In the present study, we have shown that the majority of the in vivo phosphorylation sites of CdGAP are on serine residues. Since RSK-1 interacts with and phosphorylates CdGAP on serine residues, it is likely that RSK-1 is responsible for most of the in vivo serine phosphorylation. In particular, treatment of Swiss 3T3 cells with the MEK inhibitor that blocks both ERK1/2 and RSK-1 activation also completely abolishes PDGF-induced CdGAP phosphorylation. We are currently investigating the role of RSK-1 phosphorylation on CdGAP, and future studies will provide valuable knowledge on this issue. Nevertheless, our studies clearly demonstrate that, although the extent of threonine phosphorylation in vivo is weak, the importance of this phosphorylation on CdGAP activity is significant.
The carboxy-terminal tail of CdGAP contains a number of putative ERK phosphorylation sites containing the consensus sequence P-X-S/T-P (10
). The in vitro and in vivo phosphopeptide mapping of CdGAP protein mutants strongly support the conclusion that ERK-1 phosphorylates CdGAP on Thr776
in vivo. However, amino acid substitution of both Thr769
to alanine did not completely abolish ERK-1 phosphorylation of CdGAP in vitro. In addition to the three ERK putative phosphorylation sites mutated in the present study, the proline-rich domain of CdGAP contains 12 S/T-P motifs containing the minimum consensus motif for ERK phosphorylation (33
). Interestingly, two of these sites are adjacent to a putative DEF domain containing the FPFP motif known to be an ERK docking site (12
). Indeed, mutation of this motif alters CdGAP binding to ERK1/2 and leads to a loss of CdGAP phosphorylation by ERK-1 in vitro.
CdGAP belongs to a novel family of RhoGAP proteins that are phylogenetically well conserved among different species. Up to three human genes encode for CdGAP-related proteins which consist of a RhoGAP domain at the N terminus and multiple SH3-binding motifs at the C terminus of the proteins. Interestingly, the DEF domain and the sequence surrounding Thr776 are found only in CdGAP and not in the closely related Grit or TCGAP. This suggests that ERK may exclusively interact with and phosphorylate CdGAP. In fact, among all of the characterized RhoGAP proteins, only mCdGAP and human DLC-1 proteins contain a DEF domain. Interestingly, we observed the differential expression of at least two major isoforms of CdGAP in specific mouse tissues. CdGAP-l (250 kDa) is predominantly expressed in the brain, lung, and heart, whereas CdGAP-s (90 kDa) is predominantly expressed in the liver and kidney. Whether the differential expression of CdGAP leads to a tissue-specific function for each isoform will require further investigation. We also found that both overexpressed CdGAP-s and CdGAP-l migrates higher than their expected molecular masses of 90 and 155 kDa, respectively. It will be of great interest to investigate the posttranslational modifications responsible for this impressive mobility shift.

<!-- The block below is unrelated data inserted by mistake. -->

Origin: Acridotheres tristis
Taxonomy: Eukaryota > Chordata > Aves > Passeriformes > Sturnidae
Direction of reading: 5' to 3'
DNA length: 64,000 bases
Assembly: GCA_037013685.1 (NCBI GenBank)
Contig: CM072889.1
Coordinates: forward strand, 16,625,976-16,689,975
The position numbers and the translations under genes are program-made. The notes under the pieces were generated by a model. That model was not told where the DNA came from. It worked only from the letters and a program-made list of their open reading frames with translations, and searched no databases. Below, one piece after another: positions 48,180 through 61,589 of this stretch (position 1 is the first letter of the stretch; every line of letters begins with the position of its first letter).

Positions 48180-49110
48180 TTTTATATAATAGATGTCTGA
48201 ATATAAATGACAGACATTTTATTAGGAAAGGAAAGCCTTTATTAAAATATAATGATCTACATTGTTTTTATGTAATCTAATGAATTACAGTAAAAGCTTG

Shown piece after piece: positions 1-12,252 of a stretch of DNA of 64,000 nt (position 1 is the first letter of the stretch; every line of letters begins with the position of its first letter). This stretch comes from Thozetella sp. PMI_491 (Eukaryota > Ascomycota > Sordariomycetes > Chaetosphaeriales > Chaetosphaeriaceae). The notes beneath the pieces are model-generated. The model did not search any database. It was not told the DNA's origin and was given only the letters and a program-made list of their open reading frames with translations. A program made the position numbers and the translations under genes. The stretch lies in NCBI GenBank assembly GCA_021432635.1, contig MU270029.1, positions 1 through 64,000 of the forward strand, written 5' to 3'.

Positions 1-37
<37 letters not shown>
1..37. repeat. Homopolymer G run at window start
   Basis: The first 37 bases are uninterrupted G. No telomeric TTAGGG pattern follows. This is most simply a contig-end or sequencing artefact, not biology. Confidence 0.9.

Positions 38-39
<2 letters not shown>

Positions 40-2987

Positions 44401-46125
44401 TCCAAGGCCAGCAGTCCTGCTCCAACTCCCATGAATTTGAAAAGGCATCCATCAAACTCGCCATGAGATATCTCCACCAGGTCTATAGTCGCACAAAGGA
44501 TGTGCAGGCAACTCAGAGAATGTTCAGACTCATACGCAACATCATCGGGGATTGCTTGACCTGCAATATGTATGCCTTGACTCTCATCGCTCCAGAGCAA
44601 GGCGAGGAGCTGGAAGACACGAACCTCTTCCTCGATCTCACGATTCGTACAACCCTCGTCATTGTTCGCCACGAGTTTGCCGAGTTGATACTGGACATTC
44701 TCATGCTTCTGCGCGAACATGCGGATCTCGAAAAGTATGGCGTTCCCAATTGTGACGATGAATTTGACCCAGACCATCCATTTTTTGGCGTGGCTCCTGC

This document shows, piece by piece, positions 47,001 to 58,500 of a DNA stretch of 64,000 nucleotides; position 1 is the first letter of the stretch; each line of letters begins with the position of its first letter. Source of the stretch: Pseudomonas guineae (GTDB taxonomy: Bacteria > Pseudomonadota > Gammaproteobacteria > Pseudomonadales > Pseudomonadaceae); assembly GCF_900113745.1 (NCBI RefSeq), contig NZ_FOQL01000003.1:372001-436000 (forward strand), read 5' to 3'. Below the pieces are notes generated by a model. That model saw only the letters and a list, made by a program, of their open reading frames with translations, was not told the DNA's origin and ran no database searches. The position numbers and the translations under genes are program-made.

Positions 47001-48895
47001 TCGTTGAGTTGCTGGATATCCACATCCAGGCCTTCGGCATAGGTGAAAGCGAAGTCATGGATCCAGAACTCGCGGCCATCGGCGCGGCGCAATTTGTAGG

Thus far, one of the most exciting roles attributed to RhoGAP proteins is their implication in the cross talk between members of the Rho family of small GTPases. For example, p120RasGAP interacts with and regulates p190RhoGAP activity, suggesting a possible interplay between Ras and Rho GTPases (25
). The connection between the Ras/MAPK pathway and the effects on cytoskeletal dynamics becomes more evident with the identification of a number of cytoskeleton-related proteins as ERK and RSK substrates (15
). Here we have demonstrated that phosphorylation of Thr776
by ERK affects CdGAP activity both in vitro and in vivo. One possibility is that mitogenic signal regulates Rac1 through phosphorylation and downregulation of CdGAP activity by ERK, leading to Rac1 activation and cytoskeletal remodeling (Fig. ). In conclusion, we provide evidence that CdGAP is a novel ERK substrate and may play roles in the connection between the Ras/MAPK and Rac1 pathways.
FIG. 10. CdGAP mediates cross talk between the Ras/MAPK pathway and the regulation of Rac1 activity. Upon PDGF stimulation, Ras activates the MAPK pathway, leading to gene expression and phosphorylation of many cytoplasmic and membrane proteins. In addition, Ras (more ...)